The Lebanese government is concerned that any move to limit Hezbollah’s influence could destabilize the country’s always delicate detente among its 18 fractious sects, of which Hezbollah is the strongest.

“We do not want our relations with America to be affected,” Bassil said, “and we want to work together to solve these problems, including Hezbollah … because finally we consider Lebanon’s stability and the preservation of its national unity a Lebanese interest and a U.S. one.”

Last year’s elections gave the group additional power in parliament, which it used to assume control of the Health Ministry along with two other Cabinet positions.

The dynamic illustrates the complexity of relations in the Middle East, and the need for experienced diplomats. The State Department under Trump has lost many such experts.

Hezbollah’s armed wing is thought to be more powerful than the Lebanese army (which receives annual aid of $70 million from the U.S.), and is considered to be Iran’s most successful proxy. Along with Iran, its cadres have been instrumental in helping Syrian President Bashar Assad defeat his rebel adversaries, and Hezbollah operatives have appeared on battlefields in Yemen and Iraq.

Israel says Hezbollah is moving into a portion of the Golan Heights still controlled by Syria, potentially within striking distance of Israel.

The expansion has alarmed the Trump administration, and inspired a steady round of economic sanctions against Tehran, including another batch announced Friday that targeted 34 individuals and entities that the Treasury Department accused of supporting Iran’s now-dormant nuclear program.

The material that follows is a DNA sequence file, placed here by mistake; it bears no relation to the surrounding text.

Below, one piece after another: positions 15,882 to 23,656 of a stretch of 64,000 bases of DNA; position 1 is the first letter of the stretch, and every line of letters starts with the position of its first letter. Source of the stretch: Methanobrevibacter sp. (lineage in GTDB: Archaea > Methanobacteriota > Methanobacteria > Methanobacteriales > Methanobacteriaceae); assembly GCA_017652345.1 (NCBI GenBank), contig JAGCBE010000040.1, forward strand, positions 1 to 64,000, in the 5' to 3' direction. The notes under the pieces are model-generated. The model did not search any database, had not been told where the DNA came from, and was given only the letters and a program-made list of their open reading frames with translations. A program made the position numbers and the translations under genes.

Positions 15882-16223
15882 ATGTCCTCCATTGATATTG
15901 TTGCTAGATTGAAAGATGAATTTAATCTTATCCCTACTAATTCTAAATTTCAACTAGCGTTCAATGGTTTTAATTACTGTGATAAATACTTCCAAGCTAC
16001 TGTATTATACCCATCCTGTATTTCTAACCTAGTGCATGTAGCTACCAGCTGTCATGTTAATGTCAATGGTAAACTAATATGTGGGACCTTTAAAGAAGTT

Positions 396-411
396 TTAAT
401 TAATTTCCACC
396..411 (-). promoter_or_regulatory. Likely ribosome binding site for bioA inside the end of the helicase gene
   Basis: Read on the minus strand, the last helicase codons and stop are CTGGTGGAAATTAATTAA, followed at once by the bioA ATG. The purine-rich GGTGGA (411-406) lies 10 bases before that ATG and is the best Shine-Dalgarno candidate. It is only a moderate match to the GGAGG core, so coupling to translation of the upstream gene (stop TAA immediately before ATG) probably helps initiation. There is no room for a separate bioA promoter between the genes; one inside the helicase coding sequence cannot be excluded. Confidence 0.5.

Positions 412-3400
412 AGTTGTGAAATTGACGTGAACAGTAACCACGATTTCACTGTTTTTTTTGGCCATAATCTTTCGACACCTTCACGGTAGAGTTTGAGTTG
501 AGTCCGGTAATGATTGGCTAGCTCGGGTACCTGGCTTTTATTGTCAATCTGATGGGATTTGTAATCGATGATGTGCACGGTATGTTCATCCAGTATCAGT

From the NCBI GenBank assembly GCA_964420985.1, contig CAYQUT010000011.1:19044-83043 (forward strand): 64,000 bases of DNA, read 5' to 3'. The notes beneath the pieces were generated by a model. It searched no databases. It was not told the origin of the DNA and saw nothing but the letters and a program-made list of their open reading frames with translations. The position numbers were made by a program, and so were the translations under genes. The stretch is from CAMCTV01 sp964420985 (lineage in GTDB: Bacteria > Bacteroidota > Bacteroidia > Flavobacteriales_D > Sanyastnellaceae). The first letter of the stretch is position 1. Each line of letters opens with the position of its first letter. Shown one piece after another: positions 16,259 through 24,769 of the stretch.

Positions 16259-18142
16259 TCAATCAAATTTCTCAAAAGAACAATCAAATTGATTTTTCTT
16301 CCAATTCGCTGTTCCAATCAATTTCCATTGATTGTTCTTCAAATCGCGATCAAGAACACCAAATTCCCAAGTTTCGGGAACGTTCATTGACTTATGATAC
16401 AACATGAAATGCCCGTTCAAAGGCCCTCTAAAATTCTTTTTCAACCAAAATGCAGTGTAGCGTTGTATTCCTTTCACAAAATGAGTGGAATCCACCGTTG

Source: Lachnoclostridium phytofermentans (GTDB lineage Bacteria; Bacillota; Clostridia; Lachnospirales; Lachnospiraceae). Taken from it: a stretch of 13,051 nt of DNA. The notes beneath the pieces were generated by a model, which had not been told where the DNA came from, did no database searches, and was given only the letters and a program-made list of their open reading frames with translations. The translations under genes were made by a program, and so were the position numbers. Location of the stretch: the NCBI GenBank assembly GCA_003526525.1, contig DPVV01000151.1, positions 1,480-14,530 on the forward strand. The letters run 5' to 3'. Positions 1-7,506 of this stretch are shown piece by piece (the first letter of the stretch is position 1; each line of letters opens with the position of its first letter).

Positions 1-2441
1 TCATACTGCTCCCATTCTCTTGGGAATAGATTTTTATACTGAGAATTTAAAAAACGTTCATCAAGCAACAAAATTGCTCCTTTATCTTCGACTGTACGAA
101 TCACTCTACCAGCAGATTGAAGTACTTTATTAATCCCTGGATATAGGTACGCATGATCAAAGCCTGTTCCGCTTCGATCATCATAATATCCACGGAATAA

Sanctions on Iran have already begun to bite into Hezbollah’s funds. Earlier this month, the group’s leader, Hassan Nasrallah, called for increased donations from Hezbollah’s supporters in Lebanon so as to guarantee the group’s victory in what he called a “financial war.”

Trump’s Golan decision, following his recognition last year of Jerusalem as Israel’s capital, also contravening international norms, renewed hostility to the U.S. in the Arab world.

Al Akhbar, a pro-Hezbollah Lebanese daily newspaper, put Pompeo on its front page Friday with the headline “The dirty Yankee … and his lackeys.” It said Trump’s words on the Golan Heights were proof to Lebanese politicians who wished “to hide their head in the lap of the American whore” that the U.S. cared about Israel’s interests more than those of its allies in the country.

Elsewhere, protests were held near the heavily fortified U.S. Embassy north of Beirut, while activists online urged people to fill the streets with demonstrators. No such crowds were visible from Pompeo’s motorcade.

Traffic on Beirut’s perpetually congested streets choked to a standstill amid heavy security arrangements for Pompeo’s last stop on his regional tour, and his first trip to Lebanon since becoming secretary of State.

Trump’s policies also complicate Pompeo’s mission by making it difficult for potential allies in the region reluctant to openly support U.S. plans, said Joe Macaron, a resident fellow at the Arab Center in Washington, in a phone interview on Friday.

“There’s a push to challenge the status quo in the administration here, but you have a political class that is not willing to clash with each other,” said Macaron.

“There is a focus on corruption. You have a severe economic crisis. All those factors are not conducive to this shift in U.S. policy.”

The Golan issue would be used by Hezbollah in its favor, said Macaron.

“This will add to the group’s narrative to justify their presence in Syria and the Iranian role there,” he said.

Bulos reported from Beirut and Wilkinson reported from Jerusalem.